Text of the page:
Saurabh Printers adds new offset & digital book presses

New presses from RMGT-Provin & Monotech

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Vinod Gulati of Saurabh Printers with the new RMGT 4-color 920 ST4 press installed in May
Vinod Gulati of Saurabh Printers with the new RMGT 4-color 920 ST4 press installed in May

Vinod Gulati of Saurabh Printers is a book production man, having been around publishers and book printing all his adult life. For many years, he helped one of the leading North Indian publishers by looking after the binding department of its printing business. Ultimately, the binding business became his own in 1991, and over the last 30 years, it has grown and evolved into a comprehensive book production business.

Like many print businesses, Gulati’s story is one of migration from small used single color presses to multicolor presses and an extensive range of bookbinding and finishing equipment. His offset pressroom now contains two web offset presses and seven second-hand sheetfed machines in three different formats. The newest addition is the brand new RMGT 4-color 920 ST4 in the 92-centimeter size that has become very successful with Indian book printers. About 90 new RMGT 920s are running across the country. 

There is a simultaneous expansion on the digital side of the pressroom at Saurabh Printers. Containing five Xerox digital presses, of which three are monochrome, and two are full-color production presses, it has now added a high resolution webfed monochrome inkjet press from Monotech Systems.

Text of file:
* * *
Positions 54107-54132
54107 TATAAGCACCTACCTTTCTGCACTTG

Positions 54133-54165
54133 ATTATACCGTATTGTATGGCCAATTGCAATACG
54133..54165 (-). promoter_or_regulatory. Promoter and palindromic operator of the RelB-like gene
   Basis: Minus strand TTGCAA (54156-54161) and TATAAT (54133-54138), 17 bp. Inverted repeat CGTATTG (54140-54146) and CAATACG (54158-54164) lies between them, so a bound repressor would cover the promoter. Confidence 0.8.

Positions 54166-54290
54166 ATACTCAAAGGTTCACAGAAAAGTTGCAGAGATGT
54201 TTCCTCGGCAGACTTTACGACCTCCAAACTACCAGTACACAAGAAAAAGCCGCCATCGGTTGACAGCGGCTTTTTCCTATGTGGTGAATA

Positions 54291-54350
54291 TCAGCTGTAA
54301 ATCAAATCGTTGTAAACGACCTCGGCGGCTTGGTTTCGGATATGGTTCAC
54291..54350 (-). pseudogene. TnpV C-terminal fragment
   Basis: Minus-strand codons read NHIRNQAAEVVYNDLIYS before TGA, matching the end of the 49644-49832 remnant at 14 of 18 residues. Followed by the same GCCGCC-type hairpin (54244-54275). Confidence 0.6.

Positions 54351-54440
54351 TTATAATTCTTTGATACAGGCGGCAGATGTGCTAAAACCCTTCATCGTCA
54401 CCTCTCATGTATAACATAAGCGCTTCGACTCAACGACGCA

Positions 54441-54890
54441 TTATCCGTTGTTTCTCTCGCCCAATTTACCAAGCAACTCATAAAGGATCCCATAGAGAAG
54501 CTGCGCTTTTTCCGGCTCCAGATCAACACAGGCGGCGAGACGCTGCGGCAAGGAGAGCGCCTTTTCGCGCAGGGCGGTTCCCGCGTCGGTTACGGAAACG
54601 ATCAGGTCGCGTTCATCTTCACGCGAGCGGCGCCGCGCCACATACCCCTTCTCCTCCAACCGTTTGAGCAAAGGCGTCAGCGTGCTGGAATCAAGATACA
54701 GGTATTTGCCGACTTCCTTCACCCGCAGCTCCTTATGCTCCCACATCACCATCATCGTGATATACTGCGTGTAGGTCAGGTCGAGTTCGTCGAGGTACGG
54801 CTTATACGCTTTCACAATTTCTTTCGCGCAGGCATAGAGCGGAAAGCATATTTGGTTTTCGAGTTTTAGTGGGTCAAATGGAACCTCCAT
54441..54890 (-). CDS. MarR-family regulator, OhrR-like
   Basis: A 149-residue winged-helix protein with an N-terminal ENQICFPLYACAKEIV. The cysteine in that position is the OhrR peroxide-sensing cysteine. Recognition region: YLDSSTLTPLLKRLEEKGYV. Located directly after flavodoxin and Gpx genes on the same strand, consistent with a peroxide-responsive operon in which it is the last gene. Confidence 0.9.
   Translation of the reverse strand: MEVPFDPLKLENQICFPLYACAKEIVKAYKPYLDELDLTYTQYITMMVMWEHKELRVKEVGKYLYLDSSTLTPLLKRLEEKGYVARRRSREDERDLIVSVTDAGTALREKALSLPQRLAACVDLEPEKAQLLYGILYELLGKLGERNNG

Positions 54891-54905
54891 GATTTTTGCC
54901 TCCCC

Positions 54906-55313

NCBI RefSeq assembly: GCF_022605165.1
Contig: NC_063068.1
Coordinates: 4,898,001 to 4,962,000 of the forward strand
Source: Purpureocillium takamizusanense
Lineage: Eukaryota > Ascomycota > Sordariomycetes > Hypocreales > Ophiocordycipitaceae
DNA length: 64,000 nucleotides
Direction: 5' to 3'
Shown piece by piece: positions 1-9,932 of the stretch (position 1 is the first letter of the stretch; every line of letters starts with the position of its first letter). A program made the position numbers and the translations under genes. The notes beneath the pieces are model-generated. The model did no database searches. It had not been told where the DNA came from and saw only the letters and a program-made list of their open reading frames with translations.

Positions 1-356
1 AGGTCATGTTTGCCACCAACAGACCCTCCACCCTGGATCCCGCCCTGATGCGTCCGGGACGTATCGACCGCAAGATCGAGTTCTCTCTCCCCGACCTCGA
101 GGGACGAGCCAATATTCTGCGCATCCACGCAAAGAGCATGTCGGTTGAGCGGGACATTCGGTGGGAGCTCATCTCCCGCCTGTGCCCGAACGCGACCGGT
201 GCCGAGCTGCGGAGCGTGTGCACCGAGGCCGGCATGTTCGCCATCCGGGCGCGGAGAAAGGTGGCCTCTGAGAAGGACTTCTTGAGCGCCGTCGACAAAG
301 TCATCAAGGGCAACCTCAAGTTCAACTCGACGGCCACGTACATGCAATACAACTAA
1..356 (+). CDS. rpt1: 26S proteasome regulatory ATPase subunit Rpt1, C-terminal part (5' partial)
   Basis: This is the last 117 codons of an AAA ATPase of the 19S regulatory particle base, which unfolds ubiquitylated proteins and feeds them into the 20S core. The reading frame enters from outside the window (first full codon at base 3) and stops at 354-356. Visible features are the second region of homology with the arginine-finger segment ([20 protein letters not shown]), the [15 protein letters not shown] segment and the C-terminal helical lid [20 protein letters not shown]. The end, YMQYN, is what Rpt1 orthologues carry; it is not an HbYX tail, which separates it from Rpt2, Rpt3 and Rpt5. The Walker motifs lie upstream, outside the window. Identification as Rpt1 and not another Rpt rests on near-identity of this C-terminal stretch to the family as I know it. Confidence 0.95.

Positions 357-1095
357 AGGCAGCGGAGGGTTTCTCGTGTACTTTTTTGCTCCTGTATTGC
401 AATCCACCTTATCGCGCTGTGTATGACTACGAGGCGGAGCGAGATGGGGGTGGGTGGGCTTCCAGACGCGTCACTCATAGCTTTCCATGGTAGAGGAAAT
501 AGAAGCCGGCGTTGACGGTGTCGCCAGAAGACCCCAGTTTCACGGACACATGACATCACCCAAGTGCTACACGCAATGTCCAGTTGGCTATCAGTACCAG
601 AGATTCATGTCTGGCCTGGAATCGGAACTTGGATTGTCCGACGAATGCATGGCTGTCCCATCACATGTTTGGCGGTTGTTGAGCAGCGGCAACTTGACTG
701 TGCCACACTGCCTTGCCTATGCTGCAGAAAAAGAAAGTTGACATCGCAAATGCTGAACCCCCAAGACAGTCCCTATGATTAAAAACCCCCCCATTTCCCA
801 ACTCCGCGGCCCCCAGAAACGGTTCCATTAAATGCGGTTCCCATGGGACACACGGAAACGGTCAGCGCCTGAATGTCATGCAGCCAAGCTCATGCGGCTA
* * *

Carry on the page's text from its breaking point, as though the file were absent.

The binding and finishing department is understandably comprehensive, given Gulati’s beginnings in the business. It contains five folding machines and five stitching machines and four perfect binders, of which two are multi-clamp machines. In 30 years, the company has outgrown several premises in Delhi and Noida, and now it occupies 70,000 square foot premises of its own on an even larger plot of land with room to grow.

In 2005, Gulati’s son Vikrant purchased a printing business in Australia – Westman Printers in Sydney. Saurabh Printers is also a book printing exporter, and over the years in close cooperation with the Westland print business in Sydney, its largest export market has become Australia. To some extent, Westman Printers can pass on some of its long-run book printing to the family print business in Noida.

Vinod Gulati prints books for established publishers such as HarperCollins, Lexis-Nexis, Walters, Scholastic, Pearson, WIP, and KOPS. He tells us that the book production business is seasonal. While textbooks are printed and bound from October to March each year, trade books provide the work from April to September.

Full service across the book supply chain

Saurabh Printers can be called a full-service provider to publishers wherein it provides both prepress work and digitalization of books into ePub and other eBook formats. As far as the printed books, it provides both logistics and warehousing to its publisher customers.

Saurabh Printer’s investments and the services it provides have been comprehensive, looking at the production of books in digital and print formats and for short, medium, and long runs in monochrome and color. Partnering its publisher customers for the entire book supply chain has compelled it to make strategic investments in the latest technology for both digital and offset production.